Reinforcement: Positive reinforcement was mentioned by six staff as a means to encourage compliance, though with limited success. Instead, staff adopted punishments to try and rectify poor compliance. Punishments included added training, having to miss training and publicly shaming the athletes. However such a culture was to the detriment of data accuracy, with athletes carelessly completing their ASRM just to avoid punishment. Fear of punishment also resulted in deliberate dishonesty, with half of the athletes admitting withholding the truth on occasions as they did not want to appear ‘unprofessional’ or ‘lacking motivation’.

Data security: Athletes would also withhold information over concern for who had access to their data. When asked who looks at their data, some responded ‘I honestly don’t know’ whilst others guessed or listed only a few of the multiple staff with access. One staff felt this was an issue of informed consent that needed to be addressed.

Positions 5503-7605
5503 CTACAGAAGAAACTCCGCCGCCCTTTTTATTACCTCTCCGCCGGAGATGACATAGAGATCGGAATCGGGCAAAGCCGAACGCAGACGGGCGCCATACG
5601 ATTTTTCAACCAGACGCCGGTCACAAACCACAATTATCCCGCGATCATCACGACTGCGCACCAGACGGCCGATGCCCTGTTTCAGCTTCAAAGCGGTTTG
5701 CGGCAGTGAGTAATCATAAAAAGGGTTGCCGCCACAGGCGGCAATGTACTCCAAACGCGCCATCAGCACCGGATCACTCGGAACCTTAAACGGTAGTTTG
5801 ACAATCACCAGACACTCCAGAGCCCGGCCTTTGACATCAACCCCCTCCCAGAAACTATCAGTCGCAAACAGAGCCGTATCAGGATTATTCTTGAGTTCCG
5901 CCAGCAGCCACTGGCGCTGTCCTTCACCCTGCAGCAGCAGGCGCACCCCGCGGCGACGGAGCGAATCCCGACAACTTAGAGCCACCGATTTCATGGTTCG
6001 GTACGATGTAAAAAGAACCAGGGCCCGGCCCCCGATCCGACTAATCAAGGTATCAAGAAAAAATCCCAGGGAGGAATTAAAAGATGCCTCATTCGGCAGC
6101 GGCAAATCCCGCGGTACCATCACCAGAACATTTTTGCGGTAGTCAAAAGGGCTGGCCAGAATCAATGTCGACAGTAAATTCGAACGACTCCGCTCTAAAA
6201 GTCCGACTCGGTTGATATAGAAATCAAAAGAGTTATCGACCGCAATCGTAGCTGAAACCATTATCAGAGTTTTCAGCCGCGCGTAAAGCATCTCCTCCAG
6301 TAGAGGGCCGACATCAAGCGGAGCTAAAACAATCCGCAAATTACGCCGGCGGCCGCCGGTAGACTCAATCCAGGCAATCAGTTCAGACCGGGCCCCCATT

DISCUSSION

This study identified the perceived factors influencing the implementation of ASRM in elite sports as summarized in Figure 1. The findings agree with existing implementation literature in other sporting (Ekegren et al., 2014a; Emery et al., 2006; Finch and Donaldson, 2010; Shrier et al., 2014) and non-sporting contexts (Durlak and DuPre, 2008; Meyers et al., 2012), and highlight the importance of both the design of the system, and social ecological influences. The complex interrelations of these factors ultimately determine athlete compliance, data accuracy and how the ASRM may be used to optimize athletic outcomes. The success of these outcomes reflects back upon these factors to reinforce or undermine the process. Hence to improve the implementation and use of ASRM, a sustained, multi-level approach is likely to be most effective (Jackson et al., 2006).